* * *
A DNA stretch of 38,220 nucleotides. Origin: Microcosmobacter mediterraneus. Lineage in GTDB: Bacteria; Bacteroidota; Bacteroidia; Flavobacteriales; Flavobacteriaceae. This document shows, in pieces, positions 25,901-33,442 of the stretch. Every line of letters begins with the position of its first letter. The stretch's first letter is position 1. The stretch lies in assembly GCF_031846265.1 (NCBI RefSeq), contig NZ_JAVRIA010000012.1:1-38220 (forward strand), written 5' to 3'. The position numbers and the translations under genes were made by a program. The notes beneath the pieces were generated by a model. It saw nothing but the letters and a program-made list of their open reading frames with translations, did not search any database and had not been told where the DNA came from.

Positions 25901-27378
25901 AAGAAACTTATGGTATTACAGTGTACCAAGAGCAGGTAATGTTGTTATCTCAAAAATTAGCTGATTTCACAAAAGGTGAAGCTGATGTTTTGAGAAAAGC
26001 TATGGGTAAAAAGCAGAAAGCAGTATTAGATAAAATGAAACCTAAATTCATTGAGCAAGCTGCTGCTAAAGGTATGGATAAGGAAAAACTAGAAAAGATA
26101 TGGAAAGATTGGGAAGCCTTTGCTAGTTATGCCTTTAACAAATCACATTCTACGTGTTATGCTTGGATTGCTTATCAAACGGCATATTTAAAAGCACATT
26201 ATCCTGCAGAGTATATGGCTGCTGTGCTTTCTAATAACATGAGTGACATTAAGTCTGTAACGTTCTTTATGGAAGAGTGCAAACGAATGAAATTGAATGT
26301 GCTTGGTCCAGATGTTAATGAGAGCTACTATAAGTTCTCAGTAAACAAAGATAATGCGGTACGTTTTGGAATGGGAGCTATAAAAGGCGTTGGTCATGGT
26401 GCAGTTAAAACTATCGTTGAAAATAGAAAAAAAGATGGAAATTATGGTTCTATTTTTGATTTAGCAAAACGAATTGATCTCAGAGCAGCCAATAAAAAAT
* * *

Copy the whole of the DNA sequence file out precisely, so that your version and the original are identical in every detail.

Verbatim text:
A DNA stretch of 38,220 nucleotides. Origin: Microcosmobacter mediterraneus. Lineage in GTDB: Bacteria; Bacteroidota; Bacteroidia; Flavobacteriales; Flavobacteriaceae. This document shows, in pieces, positions 25,901-33,442 of the stretch. Every line of letters begins with the position of its first letter. The stretch's first letter is position 1. The stretch lies in assembly GCF_031846265.1 (NCBI RefSeq), contig NZ_JAVRIA010000012.1:1-38220 (forward strand), written 5' to 3'. The position numbers and the translations under genes were made by a program. The notes beneath the pieces were generated by a model. It saw nothing but the letters and a program-made list of their open reading frames with translations, did not search any database and had not been told where the DNA came from.

Positions 25901-27378
25901 AAGAAACTTATGGTATTACAGTGTACCAAGAGCAGGTAATGTTGTTATCTCAAAAATTAGCTGATTTCACAAAAGGTGAAGCTGATGTTTTGAGAAAAGC
26001 TATGGGTAAAAAGCAGAAAGCAGTATTAGATAAAATGAAACCTAAATTCATTGAGCAAGCTGCTGCTAAAGGTATGGATAAGGAAAAACTAGAAAAGATA
26101 TGGAAAGATTGGGAAGCCTTTGCTAGTTATGCCTTTAACAAATCACATTCTACGTGTTATGCTTGGATTGCTTATCAAACGGCATATTTAAAAGCACATT
26201 ATCCTGCAGAGTATATGGCTGCTGTGCTTTCTAATAACATGAGTGACATTAAGTCTGTAACGTTCTTTATGGAAGAGTGCAAACGAATGAAATTGAATGT
26301 GCTTGGTCCAGATGTTAATGAGAGCTACTATAAGTTCTCAGTAAACAAAGATAATGCGGTACGTTTTGGAATGGGAGCTATAAAAGGCGTTGGTCATGGT
26401 GCAGTTAAAACTATCGTTGAAAATAGAAAAAAAGATGGAAATTATGGTTCTATTTTTGATTTAGCAAAACGAATTGATCTCAGAGCAGCCAATAAAAAAT